This is when I freaked out and went back and read all of the Amazon reviews, which suddenly all seemed sinister, in the manner of someone who has just taken drugs and now all happy faces look angry and sad.
Then I Googled "chemical peel burns." First off, never do this. Second, trying to get information from the Internet is hard because it goes something like this: "ALWAYS apply Neosporin to burned facial skin" followed immediately by "NEVER apply Neosporin to burned facial skin!!!!!" AUGH. Please stop Chinatowning me, internet!
I went to the web site of the company that makes the peel and dashed off an email them. They haven't written me back yet, but that's probably for the best, because it probably read like a drunken ex-girlfriend who your bros tell you to "just ignore."
Saturday, I woke up looking like I'd sloppily eaten chili, coupled with huge, horrible reddish-brown streaks all over my cheeks (ostensibly where I had swiped with the pad).
It was Kubler-Ross time.
I considered crying, because I am probably going to look like this forever. Then I was like, This is Biblical punishment for my vanity! I'm sorry Jesus! I will go to church if you make my face not look like this forever. Then I had a weird, denial swoon about it and had thoughts like, This is just like in "Bleak House" when Esther's face got ruined by smallpox and she resigned herself to dying alone, but then Dr. Woodcourt married her anyway, minor Dickens spoiler alert.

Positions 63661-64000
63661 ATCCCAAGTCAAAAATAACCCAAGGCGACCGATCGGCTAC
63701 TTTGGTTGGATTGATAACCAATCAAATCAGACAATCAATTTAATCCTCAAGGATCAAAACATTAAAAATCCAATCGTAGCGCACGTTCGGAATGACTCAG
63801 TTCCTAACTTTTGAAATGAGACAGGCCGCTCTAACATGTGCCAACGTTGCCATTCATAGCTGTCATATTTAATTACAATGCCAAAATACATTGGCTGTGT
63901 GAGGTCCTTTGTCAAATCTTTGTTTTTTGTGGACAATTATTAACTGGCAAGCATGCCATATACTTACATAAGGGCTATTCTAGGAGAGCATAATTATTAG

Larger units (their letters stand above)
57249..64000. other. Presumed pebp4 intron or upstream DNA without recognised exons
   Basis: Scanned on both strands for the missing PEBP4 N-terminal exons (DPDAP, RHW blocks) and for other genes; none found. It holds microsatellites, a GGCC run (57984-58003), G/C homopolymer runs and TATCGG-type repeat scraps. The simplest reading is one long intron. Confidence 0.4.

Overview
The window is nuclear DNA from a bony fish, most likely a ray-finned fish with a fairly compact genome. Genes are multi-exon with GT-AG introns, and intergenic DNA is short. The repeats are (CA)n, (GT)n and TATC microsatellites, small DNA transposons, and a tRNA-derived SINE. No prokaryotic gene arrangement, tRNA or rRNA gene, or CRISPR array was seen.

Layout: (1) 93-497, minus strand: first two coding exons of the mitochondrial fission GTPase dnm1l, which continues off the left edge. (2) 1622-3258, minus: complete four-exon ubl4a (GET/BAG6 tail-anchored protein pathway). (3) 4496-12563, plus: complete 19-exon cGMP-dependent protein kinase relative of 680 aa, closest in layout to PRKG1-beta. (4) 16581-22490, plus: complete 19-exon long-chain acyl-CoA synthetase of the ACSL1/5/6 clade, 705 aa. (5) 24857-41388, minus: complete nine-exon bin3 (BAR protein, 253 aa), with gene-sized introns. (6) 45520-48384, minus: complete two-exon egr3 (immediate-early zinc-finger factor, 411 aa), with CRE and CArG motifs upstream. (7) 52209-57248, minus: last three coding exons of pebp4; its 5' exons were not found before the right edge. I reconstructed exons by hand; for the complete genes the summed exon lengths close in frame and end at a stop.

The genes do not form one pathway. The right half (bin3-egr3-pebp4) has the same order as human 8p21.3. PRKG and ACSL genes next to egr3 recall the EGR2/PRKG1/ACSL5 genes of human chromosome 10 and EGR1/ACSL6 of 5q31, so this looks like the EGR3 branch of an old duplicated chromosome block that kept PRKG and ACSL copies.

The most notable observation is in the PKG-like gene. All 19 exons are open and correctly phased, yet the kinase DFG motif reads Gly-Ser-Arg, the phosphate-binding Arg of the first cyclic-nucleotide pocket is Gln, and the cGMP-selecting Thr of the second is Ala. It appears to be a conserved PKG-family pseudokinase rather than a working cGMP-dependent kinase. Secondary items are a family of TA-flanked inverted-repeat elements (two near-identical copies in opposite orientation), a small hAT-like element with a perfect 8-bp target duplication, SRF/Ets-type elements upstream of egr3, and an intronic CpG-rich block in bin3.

I decided to not leave the house at all and instead stayed in, watching Italian films, drinking gin and trying and failing to cry. This is, incidentally, also how Toxie spends most of his Saturday nights.
Finally, on Sunday, my friend texted to see if I wanted to go to this guy's garage in Poughkeepsie to see some taxidermy. They found him on Craigslist, and he had facial tattoos. Well, OK, if there was anybody who was going to understand me, it was this guy. I slathered on some oil-free moisturizer and caked on some of my rarely-used "too close for missiles, switching to guns" makeup (Bobbi Brown Oil-Free Even Finish Compact Foundation -- covers like a dream, except during a nightmare where your face is all fucking burnt because you voluntarily wiped acid on it).
What happens when you put makeup on super dry skin inevitably happened over the course of the day. It kind of looked like I got dragged behind a car, on my face, which was especially nice when, later that evening, I ran into a cute guy I occasionally make out with. HI! DO YOU LIKE MY NEW FACE? PS I'M HARVEY DENT. LET'S KISS SO MUCH.
"You can't even see it!" said my friends.
"You can't even see it!" I said to the mirror.
"Oh, Julia, why you do to your face?" said the guy at my deli, where I was buying candy at 11 PM last night. Did you guys know that there's a new "sharing size" of M&M's that's supposed to be a wider bag made for two people but also functions as a big-mouth bag for one super facially burned person? It's true.
Now it's Monday and most of the redness is gone, thank goodness, although much of the streakiness remains, and my skin is so dry that it hurts to smile. The good news is that I will never smile again.
I'm told via Yahoo! Answers and every FAQ I can get my hands on that this will all eventually "slough off," but that if it doesn't, I should use a dark spot fading product like Youth Code, which I haven't tried yet but gets good reviews and is pretty cheap.
In conclusion, my sex life, probably.
Here, in my humble opinion, is who should try an at-home peel:
- vain nightmare morons.
- people who want to toy with fate but don't have the money to sky dive.
- people who have an old lover coming to town they don't want to sleep with.